Regarding radiation exposure, the first suggestion is to avoid it whenever possible. Minimize irradiating medical tests. Particularly avoid medical body scans, which may require injection of radioactive metals such as cobalt 60, iodine 131, or technitium 90. With x-rays, shield the thymus gland, an important immunological organ in the upper chest. When dental x-rays are taken, ask the dental technician for a thyroid (neck) screen. The dentist should have a lead "thyroid collar" available. Do not live near a nuclear power plant or an industry that employs radioactive wastes or toxic chemicals. Also, do not eat fish caught from waters containing effluents from these factories. Frequent high-altitude airline flights increase radiation exposure. Avoid irradiated foods that may be treated with nuclear waste containing cobalt 60 or cesium 137. We do not "officially" know the effects of consuming treated food, but I am not overly optimistic. (See Chapter 11, sections on Food Irradiation and 88 Survival Suggestions.)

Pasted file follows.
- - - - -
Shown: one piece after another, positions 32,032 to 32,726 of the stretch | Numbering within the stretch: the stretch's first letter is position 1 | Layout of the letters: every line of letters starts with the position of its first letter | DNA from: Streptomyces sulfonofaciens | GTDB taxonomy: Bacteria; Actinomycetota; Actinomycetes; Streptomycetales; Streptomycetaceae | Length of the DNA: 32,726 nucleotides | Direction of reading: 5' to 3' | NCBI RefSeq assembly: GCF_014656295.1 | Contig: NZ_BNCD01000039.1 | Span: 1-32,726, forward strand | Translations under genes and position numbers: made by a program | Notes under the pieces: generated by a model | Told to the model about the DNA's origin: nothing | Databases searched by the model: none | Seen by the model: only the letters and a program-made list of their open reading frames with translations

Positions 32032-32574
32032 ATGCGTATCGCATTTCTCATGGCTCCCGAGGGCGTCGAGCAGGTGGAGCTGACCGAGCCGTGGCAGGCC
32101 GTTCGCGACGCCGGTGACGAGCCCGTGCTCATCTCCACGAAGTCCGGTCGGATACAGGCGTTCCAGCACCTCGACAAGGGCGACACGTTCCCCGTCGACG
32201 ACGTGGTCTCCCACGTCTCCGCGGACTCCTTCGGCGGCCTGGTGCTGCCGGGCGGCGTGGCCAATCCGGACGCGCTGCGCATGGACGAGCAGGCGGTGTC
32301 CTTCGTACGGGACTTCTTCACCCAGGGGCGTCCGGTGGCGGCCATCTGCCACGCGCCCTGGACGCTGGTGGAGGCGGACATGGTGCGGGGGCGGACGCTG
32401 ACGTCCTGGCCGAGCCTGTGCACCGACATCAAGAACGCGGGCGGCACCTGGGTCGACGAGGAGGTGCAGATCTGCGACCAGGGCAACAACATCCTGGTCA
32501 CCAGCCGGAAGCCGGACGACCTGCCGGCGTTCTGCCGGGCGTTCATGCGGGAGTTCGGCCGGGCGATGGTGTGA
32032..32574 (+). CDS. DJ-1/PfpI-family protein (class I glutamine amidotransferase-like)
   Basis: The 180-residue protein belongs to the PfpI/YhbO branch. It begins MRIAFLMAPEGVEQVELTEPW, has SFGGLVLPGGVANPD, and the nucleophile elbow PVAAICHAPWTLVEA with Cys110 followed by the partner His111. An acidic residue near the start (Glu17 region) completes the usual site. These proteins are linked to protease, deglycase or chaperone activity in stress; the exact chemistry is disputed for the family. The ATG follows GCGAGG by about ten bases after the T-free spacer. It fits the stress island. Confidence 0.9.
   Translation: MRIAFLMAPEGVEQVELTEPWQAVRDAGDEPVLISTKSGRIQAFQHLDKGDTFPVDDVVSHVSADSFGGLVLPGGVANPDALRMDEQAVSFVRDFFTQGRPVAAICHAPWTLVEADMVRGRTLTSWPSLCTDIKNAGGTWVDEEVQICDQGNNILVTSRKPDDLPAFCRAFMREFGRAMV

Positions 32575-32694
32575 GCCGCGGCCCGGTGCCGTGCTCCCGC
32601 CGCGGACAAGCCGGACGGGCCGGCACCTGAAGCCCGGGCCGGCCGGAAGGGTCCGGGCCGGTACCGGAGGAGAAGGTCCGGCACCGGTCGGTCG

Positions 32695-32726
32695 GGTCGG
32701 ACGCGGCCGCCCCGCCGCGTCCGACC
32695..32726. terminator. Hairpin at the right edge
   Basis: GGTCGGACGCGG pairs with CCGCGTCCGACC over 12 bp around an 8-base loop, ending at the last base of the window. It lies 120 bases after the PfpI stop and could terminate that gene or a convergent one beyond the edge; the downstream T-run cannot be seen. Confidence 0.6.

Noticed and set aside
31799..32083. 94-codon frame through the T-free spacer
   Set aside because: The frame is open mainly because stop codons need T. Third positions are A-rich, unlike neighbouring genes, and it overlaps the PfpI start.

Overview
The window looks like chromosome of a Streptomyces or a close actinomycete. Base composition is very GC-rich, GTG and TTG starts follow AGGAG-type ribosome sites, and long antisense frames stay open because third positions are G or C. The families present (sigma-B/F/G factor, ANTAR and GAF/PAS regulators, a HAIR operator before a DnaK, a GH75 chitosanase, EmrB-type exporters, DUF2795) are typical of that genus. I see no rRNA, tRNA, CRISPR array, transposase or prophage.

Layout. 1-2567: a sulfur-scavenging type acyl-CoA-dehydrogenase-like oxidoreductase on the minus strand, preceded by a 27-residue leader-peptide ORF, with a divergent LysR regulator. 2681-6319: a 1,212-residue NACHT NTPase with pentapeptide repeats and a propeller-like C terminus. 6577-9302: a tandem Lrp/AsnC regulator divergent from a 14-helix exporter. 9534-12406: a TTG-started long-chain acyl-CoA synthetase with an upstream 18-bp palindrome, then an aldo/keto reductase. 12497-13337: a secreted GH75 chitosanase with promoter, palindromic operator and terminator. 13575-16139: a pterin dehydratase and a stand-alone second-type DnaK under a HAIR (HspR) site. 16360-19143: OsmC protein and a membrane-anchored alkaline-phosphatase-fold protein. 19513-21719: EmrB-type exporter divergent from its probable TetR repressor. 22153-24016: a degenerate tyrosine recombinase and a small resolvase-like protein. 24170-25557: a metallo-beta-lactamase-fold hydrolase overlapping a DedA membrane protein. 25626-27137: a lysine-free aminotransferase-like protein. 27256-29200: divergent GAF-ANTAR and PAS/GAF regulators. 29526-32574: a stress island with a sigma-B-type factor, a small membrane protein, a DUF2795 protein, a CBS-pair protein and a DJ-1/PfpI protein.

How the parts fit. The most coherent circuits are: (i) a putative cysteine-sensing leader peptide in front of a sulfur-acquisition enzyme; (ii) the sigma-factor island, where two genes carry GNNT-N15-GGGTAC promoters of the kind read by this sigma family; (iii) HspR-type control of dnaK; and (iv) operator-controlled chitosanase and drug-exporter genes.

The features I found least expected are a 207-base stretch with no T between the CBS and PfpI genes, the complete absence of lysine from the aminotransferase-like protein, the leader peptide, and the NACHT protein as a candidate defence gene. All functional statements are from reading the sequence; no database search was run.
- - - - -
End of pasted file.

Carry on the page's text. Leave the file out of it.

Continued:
With any radioactive iodine tests or exposure to iodine fallout, take kelp or iodine for several weeks before and after the test to occupy the iodine-binding sites (unless, of course, this will interfere with the test) so that the least amount of the radioactive element will stay in the body.

Strontium 90 competes with calcium and also lowers vitamin D. Taking extra vitamin D, calcium, and magnesium plus kelp and algin, pectin and lecithin, and L-cysteine may reduce absorption and speed elimination to prevent strontium 90 from getting stored in the bones.

Radiation causes many undesirable internal reactions, especially in the most prolific tissues, such as the gastrointestinal tract and skin. Radiation therapy may affect the appetite, tastes, and the ability to eat. Radiation is cumulative, and many things may add to it, from color TV and microwaves to x-rays and fallout exposure. We need a good protective program! When living in areas with high background radiation, it is wise to take higher amounts of antioxidants regularly.